The game would now be over. The pitcher picked up the soft grounder and could have easily thrown the ball to the first baseman. Shay would have been out and that would have been the end of the game.
Instead, the pitcher threw the ball right over the first baseman's head, out of reach of all team mates. Everyone from the stands and both teams started yelling, 'Shay, run to first! Run to first!' Never in his life had Shay ever run that far, but he made it to first base. He scampered down the baseline, wide-eyed and startled.
Everyone yelled, 'Run to second, run to second!' Catching his breath, Shay awkwardly ran towards second, gleaming and struggling to make it to the base. By the time Shay rounded towards second base, the right fielder had the ball ... the smallest guy on their team who now had his first chance to be the hero for his team. He could have thrown the ball to the second-baseman for the tag, but he understood the pitcher's intentions so he, too, intentionally threw the ball high and far over the third-baseman's head. Shay ran toward third base deliriously as the runners ahead of him circled the bases toward home.
All were screaming, 'Shay, Shay, Shay, all the Way Shay'
Shay reached third base because the opposing shortstop ran to help him by turning him in the direction of third base, and shouted, 'Run to third! Shay, run to third!'
As Shay rounded third, the boys from both teams, and the spectators, were on their feet screaming, 'Shay, run home! Run home!' Shay ran to home, stepped on the plate, and was cheered as the hero who hit the grand slam and won the game for his team.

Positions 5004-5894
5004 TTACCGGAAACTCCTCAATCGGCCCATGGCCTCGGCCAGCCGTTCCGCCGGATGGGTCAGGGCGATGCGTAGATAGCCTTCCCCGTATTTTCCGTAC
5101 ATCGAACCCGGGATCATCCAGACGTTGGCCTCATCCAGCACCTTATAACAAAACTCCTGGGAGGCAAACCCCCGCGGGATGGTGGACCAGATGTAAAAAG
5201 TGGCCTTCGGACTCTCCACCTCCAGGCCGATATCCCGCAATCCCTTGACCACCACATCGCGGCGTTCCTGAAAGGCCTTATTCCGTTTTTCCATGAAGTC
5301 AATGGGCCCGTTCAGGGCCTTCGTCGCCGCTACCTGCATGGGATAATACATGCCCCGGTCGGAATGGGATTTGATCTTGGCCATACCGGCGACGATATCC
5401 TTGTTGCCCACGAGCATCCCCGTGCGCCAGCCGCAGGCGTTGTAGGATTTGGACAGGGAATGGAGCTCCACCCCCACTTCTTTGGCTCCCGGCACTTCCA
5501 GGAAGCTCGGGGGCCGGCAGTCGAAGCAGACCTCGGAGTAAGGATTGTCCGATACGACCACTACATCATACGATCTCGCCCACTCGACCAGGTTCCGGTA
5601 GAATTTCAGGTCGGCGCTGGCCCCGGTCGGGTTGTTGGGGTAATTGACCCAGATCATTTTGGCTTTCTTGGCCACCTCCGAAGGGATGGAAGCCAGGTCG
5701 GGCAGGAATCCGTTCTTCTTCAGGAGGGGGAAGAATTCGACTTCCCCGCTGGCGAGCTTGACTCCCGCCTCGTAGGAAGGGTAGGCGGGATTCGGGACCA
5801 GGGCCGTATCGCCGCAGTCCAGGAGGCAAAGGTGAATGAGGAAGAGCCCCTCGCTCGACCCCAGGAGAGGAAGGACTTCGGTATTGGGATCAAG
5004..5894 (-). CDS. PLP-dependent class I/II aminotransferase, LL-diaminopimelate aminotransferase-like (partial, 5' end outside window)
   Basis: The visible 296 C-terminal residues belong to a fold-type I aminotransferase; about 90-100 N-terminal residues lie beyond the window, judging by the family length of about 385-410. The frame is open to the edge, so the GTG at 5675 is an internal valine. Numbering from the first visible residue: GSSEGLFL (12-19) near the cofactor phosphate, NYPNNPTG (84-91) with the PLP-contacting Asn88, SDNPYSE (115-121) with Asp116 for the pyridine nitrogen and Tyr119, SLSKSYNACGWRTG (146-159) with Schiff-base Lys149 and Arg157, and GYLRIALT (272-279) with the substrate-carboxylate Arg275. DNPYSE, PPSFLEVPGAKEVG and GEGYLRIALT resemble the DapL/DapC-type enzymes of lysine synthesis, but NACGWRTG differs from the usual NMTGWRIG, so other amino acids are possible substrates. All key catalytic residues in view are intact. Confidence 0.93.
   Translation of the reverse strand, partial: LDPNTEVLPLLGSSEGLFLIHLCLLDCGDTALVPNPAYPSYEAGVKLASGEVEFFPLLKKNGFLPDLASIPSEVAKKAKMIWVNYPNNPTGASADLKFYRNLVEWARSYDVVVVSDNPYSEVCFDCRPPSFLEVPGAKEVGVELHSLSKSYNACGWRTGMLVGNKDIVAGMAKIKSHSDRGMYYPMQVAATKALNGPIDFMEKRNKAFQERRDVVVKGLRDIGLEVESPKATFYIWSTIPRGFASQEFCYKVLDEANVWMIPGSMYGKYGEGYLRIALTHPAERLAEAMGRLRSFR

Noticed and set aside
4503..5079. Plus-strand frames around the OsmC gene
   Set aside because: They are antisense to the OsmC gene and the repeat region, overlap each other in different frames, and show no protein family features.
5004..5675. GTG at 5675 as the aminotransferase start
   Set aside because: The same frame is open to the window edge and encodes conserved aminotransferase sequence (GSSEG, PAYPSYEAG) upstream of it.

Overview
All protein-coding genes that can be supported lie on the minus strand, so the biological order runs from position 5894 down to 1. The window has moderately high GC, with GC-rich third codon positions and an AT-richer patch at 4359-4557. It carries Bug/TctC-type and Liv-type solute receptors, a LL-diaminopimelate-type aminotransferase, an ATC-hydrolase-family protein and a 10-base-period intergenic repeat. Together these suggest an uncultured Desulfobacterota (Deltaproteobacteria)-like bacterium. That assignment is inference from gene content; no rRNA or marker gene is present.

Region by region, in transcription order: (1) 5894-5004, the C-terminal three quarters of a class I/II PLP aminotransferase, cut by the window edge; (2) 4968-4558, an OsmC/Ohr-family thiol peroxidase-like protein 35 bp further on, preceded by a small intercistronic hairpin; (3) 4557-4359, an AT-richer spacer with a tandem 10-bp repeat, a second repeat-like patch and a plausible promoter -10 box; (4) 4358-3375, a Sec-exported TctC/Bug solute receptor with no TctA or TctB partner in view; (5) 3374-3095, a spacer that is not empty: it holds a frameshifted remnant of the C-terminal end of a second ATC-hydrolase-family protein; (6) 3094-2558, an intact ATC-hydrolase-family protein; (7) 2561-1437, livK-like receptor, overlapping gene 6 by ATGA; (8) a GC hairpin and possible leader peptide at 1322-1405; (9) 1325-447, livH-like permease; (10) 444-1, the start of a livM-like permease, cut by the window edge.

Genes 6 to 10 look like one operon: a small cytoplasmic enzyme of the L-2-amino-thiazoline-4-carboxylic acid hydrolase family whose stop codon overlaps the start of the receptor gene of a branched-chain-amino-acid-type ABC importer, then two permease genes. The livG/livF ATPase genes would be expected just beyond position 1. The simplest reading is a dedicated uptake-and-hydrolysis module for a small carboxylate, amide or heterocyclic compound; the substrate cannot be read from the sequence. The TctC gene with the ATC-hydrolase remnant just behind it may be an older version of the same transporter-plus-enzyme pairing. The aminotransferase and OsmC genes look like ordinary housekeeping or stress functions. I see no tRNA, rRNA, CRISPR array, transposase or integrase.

'That day', said the father softly with tears now rolling down his face, 'the boys from both teams helped bring a piece of true love and humanity into this world'.
Shay didn't make it to another summer. He died that winter, having never forgotten being the hero and making his father so happy, and coming home and seeing his Mother tearfully embrace her little hero of the day!
A wise man once said every society is judged by how it treats it's least fortunate amongst them.
Dancing in the Rain: Another of Our Inspirational Life Stories
It was a normal, busy morning, about 8:30 when, George, an elderly gentleman, well into his 80's, arrived at Queen Alexandra Hospital, Cosham, England, to have stitches removed from his thumb.
George told me that he was in a hurry as he had an appointment at 9:15 am. I weighed him and took his blood pressure and invited him take a seat in the waiting area, knowing it would be over an hour before someone would be able to see him. I saw him looking at his watch and decided, since I was not busy with another patient, I would evaluate his wound. On examination, it was well healed, so I talked to one of the Doctors, got the needed supplies to remove his sutures and redress his wound.
While taking care of his wound, I asked George if he had another doctor's
appointment this morning, as he was in such a hurry.
As we talked, I asked if she would be upset if he was a little late. George replied that she no longer knew who he was and that she had not recognized him in five years.